Can LSD cure depression?
Key Excerpts from Article on Website of The Telegraph (One of the UK's leading newspapers)
Posted: October 30th, 2012
Until recently, prescribing Ecstasy, mescaline or magic mushrooms has been a guaranteed way for a psychiatrist to lose his research funding, his job or even his liberty. But now, scientists are beginning to suspect that such illegal drugs may be the key to treating a range of intractable illnesses, from post-traumatic stress disorder to depression. These chemicals [include] the psychedelic drugs psilocybin, derived from magic mushrooms, and LSD, as well as Ecstasy. A series of studies performed in Britain and the US is beginning to tease out their potential benefits. People become very emotionally tender on Ecstasy, which makes you more responsive to psychotherapy, explains Dr Robin Carhart-Harris. [In] volunteers given the ... drug, the area of their brain involved in positive memories became more active, while another processing negative memories was damped down. We think this would make it easier for patients to revisit a traumatic memory and overwrite or control it, says Carhart-Harris. Earlier studies have made surprising discoveries about what psilocybin, a class-A drug in Britain, was doing in the brain. These in turn could lead to new treatments for depression and agonising cluster headaches. This may all sound radical, or even dangerous yet half a century ago, research into the effects of psychedelic drugs was widespread and respectable. More than 1,000 papers were published looking at ways that psychiatrists could help patients with hallucinogenic chemicals.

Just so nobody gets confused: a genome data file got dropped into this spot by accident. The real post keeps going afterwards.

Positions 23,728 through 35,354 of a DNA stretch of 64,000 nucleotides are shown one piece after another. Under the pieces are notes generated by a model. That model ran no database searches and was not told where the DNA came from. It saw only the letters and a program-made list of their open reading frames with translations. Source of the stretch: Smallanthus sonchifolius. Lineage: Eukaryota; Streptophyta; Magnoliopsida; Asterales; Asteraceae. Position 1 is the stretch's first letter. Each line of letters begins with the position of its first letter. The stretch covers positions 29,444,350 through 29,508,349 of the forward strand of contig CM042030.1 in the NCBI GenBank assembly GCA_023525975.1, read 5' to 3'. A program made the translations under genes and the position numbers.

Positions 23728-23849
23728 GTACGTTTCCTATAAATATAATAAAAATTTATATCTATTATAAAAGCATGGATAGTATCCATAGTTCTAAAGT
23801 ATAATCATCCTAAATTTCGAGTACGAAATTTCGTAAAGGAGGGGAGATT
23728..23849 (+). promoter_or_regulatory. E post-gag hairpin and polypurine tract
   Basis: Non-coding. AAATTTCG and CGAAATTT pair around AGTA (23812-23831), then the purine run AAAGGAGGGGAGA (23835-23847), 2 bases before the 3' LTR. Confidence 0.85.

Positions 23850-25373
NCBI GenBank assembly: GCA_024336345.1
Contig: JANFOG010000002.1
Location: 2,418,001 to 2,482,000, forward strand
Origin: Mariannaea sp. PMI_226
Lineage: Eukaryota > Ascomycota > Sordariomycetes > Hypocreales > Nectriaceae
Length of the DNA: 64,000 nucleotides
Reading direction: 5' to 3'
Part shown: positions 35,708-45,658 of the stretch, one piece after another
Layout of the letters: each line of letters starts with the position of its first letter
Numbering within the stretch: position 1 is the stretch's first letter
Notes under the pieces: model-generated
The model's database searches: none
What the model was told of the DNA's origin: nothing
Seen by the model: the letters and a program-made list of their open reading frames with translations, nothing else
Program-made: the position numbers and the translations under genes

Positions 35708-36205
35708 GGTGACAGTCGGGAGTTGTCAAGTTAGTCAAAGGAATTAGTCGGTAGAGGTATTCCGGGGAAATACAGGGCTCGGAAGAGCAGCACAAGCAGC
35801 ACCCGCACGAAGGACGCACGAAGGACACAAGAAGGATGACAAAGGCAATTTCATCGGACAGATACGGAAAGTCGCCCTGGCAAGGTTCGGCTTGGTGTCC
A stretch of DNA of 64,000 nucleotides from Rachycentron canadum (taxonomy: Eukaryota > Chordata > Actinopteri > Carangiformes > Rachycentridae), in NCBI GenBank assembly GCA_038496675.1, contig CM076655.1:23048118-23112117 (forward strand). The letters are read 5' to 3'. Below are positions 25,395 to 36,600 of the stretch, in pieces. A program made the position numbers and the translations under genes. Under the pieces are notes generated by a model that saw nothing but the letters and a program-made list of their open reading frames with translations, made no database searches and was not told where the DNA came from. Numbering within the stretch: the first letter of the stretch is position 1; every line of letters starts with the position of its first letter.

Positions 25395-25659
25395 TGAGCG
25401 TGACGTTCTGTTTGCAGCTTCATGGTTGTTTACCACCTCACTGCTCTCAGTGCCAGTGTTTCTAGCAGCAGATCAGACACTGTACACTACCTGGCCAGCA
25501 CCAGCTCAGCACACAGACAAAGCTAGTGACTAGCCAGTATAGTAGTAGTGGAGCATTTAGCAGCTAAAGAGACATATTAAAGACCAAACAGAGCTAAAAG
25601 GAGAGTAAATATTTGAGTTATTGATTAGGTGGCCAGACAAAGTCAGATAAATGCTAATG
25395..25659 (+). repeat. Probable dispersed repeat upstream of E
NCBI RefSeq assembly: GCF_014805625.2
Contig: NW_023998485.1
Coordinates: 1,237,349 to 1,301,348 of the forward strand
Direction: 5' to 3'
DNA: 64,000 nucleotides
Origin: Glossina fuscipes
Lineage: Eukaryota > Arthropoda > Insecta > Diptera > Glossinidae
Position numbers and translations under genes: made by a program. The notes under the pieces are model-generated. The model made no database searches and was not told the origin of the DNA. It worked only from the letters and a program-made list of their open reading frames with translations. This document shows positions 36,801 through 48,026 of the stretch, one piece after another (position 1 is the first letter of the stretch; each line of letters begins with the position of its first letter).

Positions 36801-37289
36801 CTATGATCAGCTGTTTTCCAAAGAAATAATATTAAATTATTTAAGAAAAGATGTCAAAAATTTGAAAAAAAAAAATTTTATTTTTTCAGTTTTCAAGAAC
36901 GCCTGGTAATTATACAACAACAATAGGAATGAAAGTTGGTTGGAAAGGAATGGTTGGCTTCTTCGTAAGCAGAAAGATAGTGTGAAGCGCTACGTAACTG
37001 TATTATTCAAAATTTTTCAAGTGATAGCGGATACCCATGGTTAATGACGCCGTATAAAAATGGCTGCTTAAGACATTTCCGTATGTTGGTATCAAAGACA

Note: For deeply revealing reports from reliable major media sources on mind-altering drugs, click here.